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Morning Jay: Welcome to the Invisible Primary

6:00 AM, Aug 17, 2011 • By JAY COST
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Second, frontloading has altered the nature of the nomination battle. In 1976, Jimmy Carter could start small – with virtually no establishment support – but pile win upon win for weeks on end, so that by the time people caught on to the strength of his candidacy, nobody could stop him. That’s not the case anymore. On February 5, 2008, there were a whopping 21 Republican primaries or caucuses – just one month after Iowa. To be competitive, a candidate must either have strong name recognition (like McCain and Clinton) or competent statewide organizations already in place (like Obama) by the end of the pre-primary year. That's no little feat, and to do that they need the support of local politicians and plenty of cash. In other words: they need to win or place in the invisible primary.

So far this cycle, we’ve already seen strong evidence that the invisible primary has been at work, winnowing down the field of contenders. Haley Barbour was seriously mulling a presidential run, and was a frequent guest on Sunday talk shows at the beginning of the year, but he eventually bowed out. Ditto Mitch Daniels. And, most recently, Tim Pawlenty has been a victim of the invisible primary, and his demise is a good indication of how the process can work: Pawlenty had put in place a top-tier organization, but his fundraising from the first quarter showed that the party elites were lukewarm about him. To establish his credibility, and thus stay competitive in terms of fundraising, he had to do well with the party activists who participated in Ames. He didn’t – and, surely knowing his funds were soon to run dry, he quit.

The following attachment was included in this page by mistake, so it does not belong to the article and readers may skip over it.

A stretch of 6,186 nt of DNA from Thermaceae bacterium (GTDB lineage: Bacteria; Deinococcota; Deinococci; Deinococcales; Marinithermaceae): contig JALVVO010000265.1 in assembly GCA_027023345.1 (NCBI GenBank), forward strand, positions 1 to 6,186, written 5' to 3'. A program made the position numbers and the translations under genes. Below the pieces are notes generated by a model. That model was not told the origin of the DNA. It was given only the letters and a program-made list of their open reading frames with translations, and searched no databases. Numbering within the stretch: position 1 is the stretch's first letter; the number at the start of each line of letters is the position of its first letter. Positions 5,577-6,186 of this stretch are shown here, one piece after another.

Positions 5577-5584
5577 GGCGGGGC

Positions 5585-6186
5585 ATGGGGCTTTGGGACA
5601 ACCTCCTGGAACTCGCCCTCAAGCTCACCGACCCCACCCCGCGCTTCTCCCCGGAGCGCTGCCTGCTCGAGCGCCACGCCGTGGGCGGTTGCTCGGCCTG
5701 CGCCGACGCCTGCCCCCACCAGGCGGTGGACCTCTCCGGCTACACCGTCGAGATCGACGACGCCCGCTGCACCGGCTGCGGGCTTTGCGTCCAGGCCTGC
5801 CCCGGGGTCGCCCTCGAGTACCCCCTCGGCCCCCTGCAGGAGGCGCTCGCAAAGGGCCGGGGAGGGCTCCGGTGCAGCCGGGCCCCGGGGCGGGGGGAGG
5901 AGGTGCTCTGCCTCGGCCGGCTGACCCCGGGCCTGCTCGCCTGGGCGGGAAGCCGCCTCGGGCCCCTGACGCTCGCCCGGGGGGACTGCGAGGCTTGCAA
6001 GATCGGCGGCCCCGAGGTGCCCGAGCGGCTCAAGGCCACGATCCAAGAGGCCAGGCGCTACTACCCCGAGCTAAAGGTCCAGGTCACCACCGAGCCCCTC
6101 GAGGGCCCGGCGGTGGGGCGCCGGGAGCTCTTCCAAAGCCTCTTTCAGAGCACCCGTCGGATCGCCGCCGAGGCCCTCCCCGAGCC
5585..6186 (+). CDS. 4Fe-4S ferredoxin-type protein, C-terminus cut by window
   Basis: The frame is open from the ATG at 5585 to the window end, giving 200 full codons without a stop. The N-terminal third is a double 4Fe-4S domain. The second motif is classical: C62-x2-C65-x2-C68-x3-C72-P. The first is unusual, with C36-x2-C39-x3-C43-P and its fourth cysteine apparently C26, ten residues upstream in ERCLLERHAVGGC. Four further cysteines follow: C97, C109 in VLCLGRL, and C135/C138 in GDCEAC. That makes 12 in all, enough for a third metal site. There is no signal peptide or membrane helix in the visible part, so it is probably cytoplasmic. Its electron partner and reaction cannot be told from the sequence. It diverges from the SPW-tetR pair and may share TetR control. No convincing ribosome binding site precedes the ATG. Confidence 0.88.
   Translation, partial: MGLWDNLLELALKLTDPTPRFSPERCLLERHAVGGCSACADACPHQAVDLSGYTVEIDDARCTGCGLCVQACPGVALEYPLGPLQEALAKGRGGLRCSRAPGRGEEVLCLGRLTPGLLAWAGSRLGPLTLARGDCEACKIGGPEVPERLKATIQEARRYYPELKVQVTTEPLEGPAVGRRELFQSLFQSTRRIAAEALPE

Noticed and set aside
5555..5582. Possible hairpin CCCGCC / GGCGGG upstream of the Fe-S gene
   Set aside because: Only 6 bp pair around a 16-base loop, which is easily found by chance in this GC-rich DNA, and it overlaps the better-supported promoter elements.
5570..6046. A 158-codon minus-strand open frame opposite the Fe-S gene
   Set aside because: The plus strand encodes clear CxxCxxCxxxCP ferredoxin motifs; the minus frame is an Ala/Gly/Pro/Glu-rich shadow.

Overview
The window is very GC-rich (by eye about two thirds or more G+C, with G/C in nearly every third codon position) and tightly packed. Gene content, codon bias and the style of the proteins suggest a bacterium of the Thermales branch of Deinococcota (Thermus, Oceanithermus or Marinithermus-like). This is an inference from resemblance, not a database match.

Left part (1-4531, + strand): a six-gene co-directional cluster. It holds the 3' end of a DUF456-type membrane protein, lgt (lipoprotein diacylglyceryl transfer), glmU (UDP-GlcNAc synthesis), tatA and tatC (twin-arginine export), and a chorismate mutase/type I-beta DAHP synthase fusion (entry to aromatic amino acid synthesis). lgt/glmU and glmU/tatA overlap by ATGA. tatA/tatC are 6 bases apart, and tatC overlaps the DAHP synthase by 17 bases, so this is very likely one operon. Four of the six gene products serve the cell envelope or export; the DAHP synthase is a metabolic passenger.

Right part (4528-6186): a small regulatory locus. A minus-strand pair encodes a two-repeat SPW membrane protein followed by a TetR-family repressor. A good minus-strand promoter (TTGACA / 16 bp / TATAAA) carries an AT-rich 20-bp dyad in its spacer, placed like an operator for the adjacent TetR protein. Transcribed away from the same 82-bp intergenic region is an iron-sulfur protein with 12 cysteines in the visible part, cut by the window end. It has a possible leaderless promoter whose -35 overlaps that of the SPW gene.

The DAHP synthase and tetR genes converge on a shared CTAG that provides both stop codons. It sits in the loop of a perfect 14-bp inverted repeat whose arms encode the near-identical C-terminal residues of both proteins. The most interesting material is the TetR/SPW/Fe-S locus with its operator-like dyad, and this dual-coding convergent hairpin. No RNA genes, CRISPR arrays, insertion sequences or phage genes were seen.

Every cycle, we see a few candidates run without regard to the invisible primary. Lacking money, endorsements, or local organizations, they soldier on anyway, hoping against hope that something will break their way. In that category this year, we can place Herman Cain, Newt Gingrich, and Rick Santorum – and potentially Jon Huntsman. Ron Paul similarly lacks support from the traditional sectors that participate in the invisible primary, and instead relies on his group of hard-core believers for funds and boots on the ground. Ultimately his lack of establishment bona fides will – when push comes to shove – keep him in the second tier.

That leaves Michele Bachmann, Rick Perry, and Mitt Romney. Perry and Romney are both clearly on track at this point to dominate the invisible primary, which means that the Republican electorate will likely get to choose between these two next winter. That just leaves Bachmann, and while many have now placed her in the top tier, I remain hesitant to do that. Winning Ames is not a sufficient condition for entry into the top tier; Pat Robertson won the straw poll in 1987 (with a larger share of the vote than Bachmann). She has to perform well in the invisible primary, which means she has to raise enough money and win enough endorsements to have a credible national organization in place by February. Can she do that? The jury is still out – and, I’d note, she tried to become the leader of the House Republican Conference, but dropped out after it became clear that Jeb Hensarling would be the easy winner. That suggests a lack of support for her among the Republican establishment. We’ll get a better sense of how she is doing when the next fundraising report from the Federal Election Commission comes out.

The “New Politics” reformers of the early 1970s thought they were sending the power to nominate back to the people, but that didn’t really happen. The people have some power, no doubt, as exercised through the primaries and caucuses, yet the party establishment still retains significant control. Through the money and endorsements that are dispensed over the course of the invisible primary, they determine who is and who is not a viable candidate – and it is from this list that the voters ultimately must make their choices.

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